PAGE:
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Surgical Technology: Progressive or Regressive?

The introduction of the da Vinci robotic surgical system marked a new frontier in medical innovation. Da Vinci procedures are meant to be “minimally invasive,” granting the patient access to greater precision than surgeons could provide. Despite these claims, some surgeons worry that increased technology isn’t necessarily beneficial to the patient. According to Dr. Martin Makary in an interview with CNN, the surgeon is better able to discern nuances in tissue by contacting tissue directly. If a surgeon relies solely on a robot, he or she will not be able to make these sensitive detections.

Da Vinci robots are used to perform an array of surgical procedures. Robots are used for surgeries dealing with delicate tissue in hopes that the healing process will be smoother because of the robot’s precision. Many women are offered robotic hysterectomies as well as other gynecologic and urologic procedures. Prostate cancer surgeries are popularly performed with da Vinci robotic technology. Da Vinci robots are also widely used for throat, neck, and back surgeries.

Surgeons performing these specific robotic procedures require extensive supervised training in order to successfully use the da Vinci machines. Some reports show, however, that surgeons learning to manage the technology only go through three supervised surgeries on an animal or a cadaver before operating on actual patients. This calls attention to the lack of oversight when it comes to regulating the practice of robotic surgery. The implications of under-training surgeons are daunting.

Many researchers believe that complications stemming from robotic surgery are underreported to the Food and Drug Administration (FDA), or not reported in a timely manner. A review of reported incidents shows that reports were usually sent to the FDA after 30 days, though one report was filed almost 3 years after the surgical complication. Of 245 serious reported injuries related to the da Vinci robot, 71 injuries resulted in patient fatality.

Truck Wreck due to Truck Defect

Despite what you may believe, not all truck wrecks are always caused by a multi-vehicle collision, although it could end up that way if other vehicles have the misfortune of being in the wrong place at the wrong time. Truck defects can lead to serious accidents because of the sheer weight a big rig usually carries and the speed that they usually travels. Some of the more common truck defects that can lead to a truck wreck include:

  • Brake deficiencies or failure
  • Tire defects
  • Engine or transmission failure
  • Suspension frame defects
  • Towing unit problems

The biggest problem of truck defects that lead to accidents is that it is seldom just the truck that is involved, especially if it is carrying a heavy load. When a truck experiences a blow-out or brake failure, for example, it can plow through a number of vehicles before the driver can get it to stop, and chances are it will stop when it falls on its side or hits a strong enough obstruction to stop it, like the side of a building or the guard railing. Aside from the property damage, the potential for involving other motorists and even pedestrians is high.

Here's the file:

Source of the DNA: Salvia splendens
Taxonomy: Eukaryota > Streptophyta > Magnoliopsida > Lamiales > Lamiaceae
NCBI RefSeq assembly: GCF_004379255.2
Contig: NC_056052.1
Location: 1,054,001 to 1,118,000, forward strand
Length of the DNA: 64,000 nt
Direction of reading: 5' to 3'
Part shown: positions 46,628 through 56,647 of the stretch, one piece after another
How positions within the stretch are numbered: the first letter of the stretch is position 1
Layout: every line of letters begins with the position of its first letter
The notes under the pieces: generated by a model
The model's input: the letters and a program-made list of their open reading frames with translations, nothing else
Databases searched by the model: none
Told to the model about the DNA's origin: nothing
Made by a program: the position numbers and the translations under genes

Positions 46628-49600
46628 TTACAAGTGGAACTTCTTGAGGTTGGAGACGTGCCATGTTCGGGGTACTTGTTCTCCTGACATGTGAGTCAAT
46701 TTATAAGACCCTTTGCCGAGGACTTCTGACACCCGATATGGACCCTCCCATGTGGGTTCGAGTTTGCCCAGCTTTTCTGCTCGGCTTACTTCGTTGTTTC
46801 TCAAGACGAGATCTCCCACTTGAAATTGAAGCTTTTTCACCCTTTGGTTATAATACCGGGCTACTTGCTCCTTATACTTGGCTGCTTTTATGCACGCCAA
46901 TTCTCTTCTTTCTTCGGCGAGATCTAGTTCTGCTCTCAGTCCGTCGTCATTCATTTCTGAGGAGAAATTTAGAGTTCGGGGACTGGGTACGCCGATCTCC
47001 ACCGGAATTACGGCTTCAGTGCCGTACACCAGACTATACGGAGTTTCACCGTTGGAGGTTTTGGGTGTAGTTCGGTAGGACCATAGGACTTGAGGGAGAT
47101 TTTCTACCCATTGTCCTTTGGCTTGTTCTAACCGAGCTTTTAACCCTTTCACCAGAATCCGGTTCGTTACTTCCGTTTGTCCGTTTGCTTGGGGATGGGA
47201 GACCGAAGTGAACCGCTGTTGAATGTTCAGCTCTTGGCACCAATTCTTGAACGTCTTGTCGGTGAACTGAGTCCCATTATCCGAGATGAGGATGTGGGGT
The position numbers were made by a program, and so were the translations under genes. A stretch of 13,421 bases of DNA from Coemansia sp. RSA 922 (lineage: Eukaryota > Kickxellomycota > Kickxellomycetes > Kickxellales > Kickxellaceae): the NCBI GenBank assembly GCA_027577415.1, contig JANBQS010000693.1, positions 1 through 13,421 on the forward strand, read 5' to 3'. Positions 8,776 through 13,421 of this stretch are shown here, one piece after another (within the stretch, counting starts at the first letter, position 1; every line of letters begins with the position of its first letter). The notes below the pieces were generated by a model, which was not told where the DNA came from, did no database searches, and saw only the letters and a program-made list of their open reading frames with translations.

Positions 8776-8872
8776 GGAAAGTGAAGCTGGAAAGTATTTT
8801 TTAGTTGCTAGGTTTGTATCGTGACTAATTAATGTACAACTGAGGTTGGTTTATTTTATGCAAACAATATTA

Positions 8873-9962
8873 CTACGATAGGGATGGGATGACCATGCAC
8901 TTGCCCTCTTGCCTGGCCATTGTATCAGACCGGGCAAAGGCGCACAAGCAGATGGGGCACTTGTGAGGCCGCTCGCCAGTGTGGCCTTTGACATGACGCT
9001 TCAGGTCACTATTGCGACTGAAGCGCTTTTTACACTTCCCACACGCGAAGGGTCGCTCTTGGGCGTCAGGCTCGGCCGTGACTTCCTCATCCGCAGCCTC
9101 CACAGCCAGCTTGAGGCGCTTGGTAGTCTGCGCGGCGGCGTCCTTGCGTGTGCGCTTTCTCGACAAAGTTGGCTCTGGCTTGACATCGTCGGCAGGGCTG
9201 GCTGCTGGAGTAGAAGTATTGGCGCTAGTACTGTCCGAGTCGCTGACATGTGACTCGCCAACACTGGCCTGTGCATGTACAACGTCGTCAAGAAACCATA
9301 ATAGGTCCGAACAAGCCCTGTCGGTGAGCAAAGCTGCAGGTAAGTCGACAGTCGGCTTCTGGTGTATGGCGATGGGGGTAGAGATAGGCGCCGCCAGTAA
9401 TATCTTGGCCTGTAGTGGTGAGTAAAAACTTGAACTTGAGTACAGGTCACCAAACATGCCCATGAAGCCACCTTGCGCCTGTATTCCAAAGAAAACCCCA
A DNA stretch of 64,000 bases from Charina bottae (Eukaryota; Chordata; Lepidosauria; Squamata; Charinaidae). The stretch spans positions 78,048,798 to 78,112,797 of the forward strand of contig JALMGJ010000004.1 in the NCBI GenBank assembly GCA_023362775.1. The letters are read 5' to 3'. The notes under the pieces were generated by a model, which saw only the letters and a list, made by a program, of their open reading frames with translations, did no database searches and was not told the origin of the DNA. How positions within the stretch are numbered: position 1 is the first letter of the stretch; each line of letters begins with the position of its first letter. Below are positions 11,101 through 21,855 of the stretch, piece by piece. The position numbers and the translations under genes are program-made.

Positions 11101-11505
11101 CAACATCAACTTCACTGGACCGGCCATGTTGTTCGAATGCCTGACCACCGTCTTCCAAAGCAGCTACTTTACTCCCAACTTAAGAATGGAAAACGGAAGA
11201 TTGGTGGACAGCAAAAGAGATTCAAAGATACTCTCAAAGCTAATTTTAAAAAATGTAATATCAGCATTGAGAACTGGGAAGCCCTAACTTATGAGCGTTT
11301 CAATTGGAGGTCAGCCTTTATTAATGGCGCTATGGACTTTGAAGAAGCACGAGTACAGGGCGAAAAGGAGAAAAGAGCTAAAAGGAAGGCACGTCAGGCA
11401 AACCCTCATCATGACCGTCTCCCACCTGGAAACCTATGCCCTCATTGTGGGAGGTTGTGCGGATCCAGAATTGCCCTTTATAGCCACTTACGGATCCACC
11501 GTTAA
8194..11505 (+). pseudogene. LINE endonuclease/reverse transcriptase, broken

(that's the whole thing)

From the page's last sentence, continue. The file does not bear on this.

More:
Aside from the mechanical potential for destruction, some big rigs carry loads that are dangerous, such as oil, fuel and chemicals. In case of a truck wreck, the biggest danger it poses will be when it comes to a stop and the load comes spilling out.

The liability for a truck wreck due to truck defects fall on the manufacturer of the product that failed. Consult with a truck accident lawyer to assess your case so you can get compensation for your injuries and property damage caused by the defective product.

Dangerous Product Defects in Construction

The construction industry is inherently high risk, which is why it pays so well and why there are such rigorous safety regulations specific to the construction site. Even under the best of possible circumstances, construction accidents can happen which can lead to injury or death such as falling debris, slips and falls, burns, or the old hammer on the thumb. But when construction equipment is defective either in design or manufacture, it is a dangerous product indeed.

Construction equipment can be anything from a welding torch to a crane, and when a worker is adequately trained for its use, observes safety regulations, and ensures the equipment is properly maintained, the risk of injury is small. But if a particular product is defective, it doesn’t matter how compliant a worker and construction employer are; injury or death can happen at any time.

Consider a defect in something like a crane. It is massively heavy, and it is designed to transport even heavier loads. If even one substandard cable snaps while it is in operation, the damage it can do can be devastating.

Let us consider something smaller, such as a welding torch. Welding is a difficult skill to master, mostly because there is a lot of pressure and heat that passes through a welding torch. If a welding torch is defective, the chances of getting badly burned are very high.

Construction site owners and managers have a duty of care to their workers, and when an accident occurs, the default reaction is that the owners or managers had been negligent. But when an accident occurs because of a defect in an inherently dangerous product such as construction equipment, it is a matter for a product liability attorney to look into. Construction equipment manufacturers are well aware of the potential for injury when the product is used, and are bound by the same duty of care.